“No one ever carried my load, I’m too young to feel this old…”
A few days ago my little brother started secondary school. Accompanying a list of new things he needed to have, was a note saying parents are not allowed to help carry their child’s bags into school…
Now the pros of this are fairly obvious, the child is taking responsibility for their belongings, becoming stronger, more independent and in essence, growing up.
Personally, the cons outweigh these noble characteristics the school is aiming to instill, especially in the long run. The amount of books, sports gear and musical equipment children can be seen lugging around with them these days is verging on the ridiculous. At any moment you expect the child is going to fall over backwards.
When I was in secondary school some 15-16 years ago, I remember people my age complaining of back pain, at the age of 13 or 14. I remember thinking at the time that these kids are like old men. And to get to the point, are children today being forced to grow up too quickly? And what effect is this having on their health?
It is important to educate children on posture early on in their lives, encouraging them to sit up straight, teaching them good techniques with lifting etc, just as we do with adults, by which time habits are set and difficult to change. In this age of tv, computers, laptops and playstation, and the sheer number of hours spent slouched in front of these gadgets, the effect on posture is detrimental.
None of what has been said is ground-breaking science, it is fairly obvious. The problem is that not enough effort is being made to educate children on posture and good habits, such as taking a break every 20-30 minutes from sitting down in front of the computer and moving around. Physical activity is just as important as having a good posture, and this must all be encouraged.
If you feel that you or your child has problems with posture and are unsure what to do or how to change, it may be worthwhile coming to see us at Atlas Osteopathy(with clinics in East Finchley and Moorgate, as well as the option of home visits), where we can help with a variety of factors that may be contributing to poor posture.
“No pill can heal the ill of this sickness”
People are often attracted to the idea of pills and medications solving problems with pain and sleep. Often there is no good science behind the use of drugs for such problems and individuals turn to these methods due to a lack of knowledge of better alternatives.
Being unable to sleep, or sleep for an adequate amount of time, can be the most difficult and depressing experience a person can go through. The idea that a pill can solve this problem is therefore very appealing as it is deemed to be a quick-fix solution. However, sleeping pills do not cure the problem of insomnia, especially in the long run, and this is why…
Drug dependence and tolerance – taking sleeping pills on a regular basis will lead to drug dependence and drug tolerance. This means that a person may not be able to sleep (or have as good quality sleep) without taking the medication first. The more a person takes the pills, the greater the tolerance of the body becomes and eventually the person will require an increased dose in order for the drugs to have an effect. This will increase the side effects of the drug.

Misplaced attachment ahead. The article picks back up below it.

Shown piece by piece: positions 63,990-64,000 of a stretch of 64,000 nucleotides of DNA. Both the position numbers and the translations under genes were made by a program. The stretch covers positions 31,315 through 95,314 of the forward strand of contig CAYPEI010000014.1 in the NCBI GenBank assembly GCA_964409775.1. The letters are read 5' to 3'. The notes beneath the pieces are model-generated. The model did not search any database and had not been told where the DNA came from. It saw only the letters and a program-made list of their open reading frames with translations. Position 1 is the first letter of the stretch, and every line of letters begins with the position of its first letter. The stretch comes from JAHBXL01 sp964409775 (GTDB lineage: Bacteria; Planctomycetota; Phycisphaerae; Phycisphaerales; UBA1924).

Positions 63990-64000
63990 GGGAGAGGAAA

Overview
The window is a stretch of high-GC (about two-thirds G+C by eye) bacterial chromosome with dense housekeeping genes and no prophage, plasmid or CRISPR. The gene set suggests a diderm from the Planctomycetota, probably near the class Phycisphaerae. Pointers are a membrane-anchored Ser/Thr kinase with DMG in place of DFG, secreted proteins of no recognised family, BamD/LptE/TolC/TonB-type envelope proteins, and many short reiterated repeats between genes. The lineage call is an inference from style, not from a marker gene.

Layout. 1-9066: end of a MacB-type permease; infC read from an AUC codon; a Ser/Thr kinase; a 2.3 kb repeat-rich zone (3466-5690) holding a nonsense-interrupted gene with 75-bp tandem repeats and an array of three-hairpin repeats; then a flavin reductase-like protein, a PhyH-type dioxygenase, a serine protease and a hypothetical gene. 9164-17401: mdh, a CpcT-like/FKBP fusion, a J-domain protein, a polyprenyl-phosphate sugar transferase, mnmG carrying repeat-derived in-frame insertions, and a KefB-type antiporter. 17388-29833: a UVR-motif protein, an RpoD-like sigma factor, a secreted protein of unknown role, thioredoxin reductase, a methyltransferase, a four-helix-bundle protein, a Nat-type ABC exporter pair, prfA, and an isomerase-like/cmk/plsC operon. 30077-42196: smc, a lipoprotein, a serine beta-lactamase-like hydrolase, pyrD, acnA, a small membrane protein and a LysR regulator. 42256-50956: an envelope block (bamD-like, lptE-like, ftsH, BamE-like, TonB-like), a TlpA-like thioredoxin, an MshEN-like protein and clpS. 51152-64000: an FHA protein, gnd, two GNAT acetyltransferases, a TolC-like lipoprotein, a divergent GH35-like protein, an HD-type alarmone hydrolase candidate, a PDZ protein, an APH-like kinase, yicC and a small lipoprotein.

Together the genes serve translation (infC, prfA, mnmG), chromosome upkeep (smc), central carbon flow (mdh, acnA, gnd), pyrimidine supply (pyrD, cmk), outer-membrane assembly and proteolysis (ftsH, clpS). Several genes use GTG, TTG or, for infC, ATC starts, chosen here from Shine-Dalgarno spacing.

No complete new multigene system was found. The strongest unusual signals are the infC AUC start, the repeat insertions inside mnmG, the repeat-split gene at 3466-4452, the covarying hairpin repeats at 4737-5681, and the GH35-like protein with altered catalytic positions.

Side effects and withdrawal symptoms – the side effects of these medications can include drowsiness lasting well into the next day, confusion, poor memory and dry mouth. These side effects can be extremely severe. When the person tries to withdraw from these drugs symptoms such as nausea, sweating and shaking are common occurrences.
Drug interactions – if a person is taking other medications such as painkillers or sedatives, these can interact and worsen side effects, become dangerous and in some cases be lethal. Just think of Michael Jackson.
Rebound insomnia – if a need to stop the medication arises, for whatever reasons, the insomnia can sometimes reappear even worse than before.
Underlying problems – there may be an underlying medical or psychological problem, that if treated properly, could be more effective than medications.
So what can help a person get a good night’s sleep? For start, a good sleeping environment, relaxation and behavioural techniques. Stress can cause muscles, especially around the shoulder, the neck and base of the skull to tighten up and cause pain and headaches. Osteopathy can help with musculo-skeletal causes of poor sleep, through various muscle relaxation and soft tissue techniques and spinal/neck manipulation when necessary to correct posture when sleeping.
When having problems sleeping in bed, try the following…
If you sleep on your side – put pillows the depth of your shoulder under your head to avoid unnecessary strain on the neck. Lay on one shoulder with both hands in front of you to avoid rotation in the shoulders. Bend both knees and hips up to 90 degrees to avoid straining your back.
If you sleep on your back – put pillows so that your neck is in a neutral position. Bend both hips and knees up and use pillows for support, again to avoid excessive strain on the back.
Of course, there can be more severe causes of insomnia and osteopathy cannot help with these and so in some cases medication may be necessary. But pills are not and should not be the first port of call for sleeping problems.